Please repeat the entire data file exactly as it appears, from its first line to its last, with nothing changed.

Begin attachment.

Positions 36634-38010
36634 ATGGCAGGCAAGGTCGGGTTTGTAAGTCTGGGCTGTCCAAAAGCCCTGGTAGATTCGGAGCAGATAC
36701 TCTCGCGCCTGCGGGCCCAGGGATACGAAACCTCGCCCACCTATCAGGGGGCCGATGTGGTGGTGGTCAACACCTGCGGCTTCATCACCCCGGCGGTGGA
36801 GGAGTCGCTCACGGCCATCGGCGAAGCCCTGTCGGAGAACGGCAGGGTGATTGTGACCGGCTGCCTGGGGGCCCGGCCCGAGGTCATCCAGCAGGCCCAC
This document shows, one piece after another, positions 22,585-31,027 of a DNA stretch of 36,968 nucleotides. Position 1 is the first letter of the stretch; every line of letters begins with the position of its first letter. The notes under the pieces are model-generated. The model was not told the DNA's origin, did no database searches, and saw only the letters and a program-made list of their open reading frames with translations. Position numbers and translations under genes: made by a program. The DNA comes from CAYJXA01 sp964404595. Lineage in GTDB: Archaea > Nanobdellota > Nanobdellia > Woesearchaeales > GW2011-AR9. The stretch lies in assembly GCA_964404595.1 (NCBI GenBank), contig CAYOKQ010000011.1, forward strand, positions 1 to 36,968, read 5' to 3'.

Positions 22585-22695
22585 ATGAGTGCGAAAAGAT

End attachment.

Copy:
Positions 36634-38010
36634 ATGGCAGGCAAGGTCGGGTTTGTAAGTCTGGGCTGTCCAAAAGCCCTGGTAGATTCGGAGCAGATAC
36701 TCTCGCGCCTGCGGGCCCAGGGATACGAAACCTCGCCCACCTATCAGGGGGCCGATGTGGTGGTGGTCAACACCTGCGGCTTCATCACCCCGGCGGTGGA
36801 GGAGTCGCTCACGGCCATCGGCGAAGCCCTGTCGGAGAACGGCAGGGTGATTGTGACCGGCTGCCTGGGGGCCCGGCCCGAGGTCATCCAGCAGGCCCAC
This document shows, one piece after another, positions 22,585-31,027 of a DNA stretch of 36,968 nucleotides. Position 1 is the first letter of the stretch; every line of letters begins with the position of its first letter. The notes under the pieces are model-generated. The model was not told the DNA's origin, did no database searches, and saw only the letters and a program-made list of their open reading frames with translations. Position numbers and translations under genes: made by a program. The DNA comes from CAYJXA01 sp964404595. Lineage in GTDB: Archaea > Nanobdellota > Nanobdellia > Woesearchaeales > GW2011-AR9. The stretch lies in assembly GCA_964404595.1 (NCBI GenBank), contig CAYOKQ010000011.1, forward strand, positions 1 to 36,968, read 5' to 3'.

Positions 22585-22695
22585 ATGAGTGCGAAAAGAT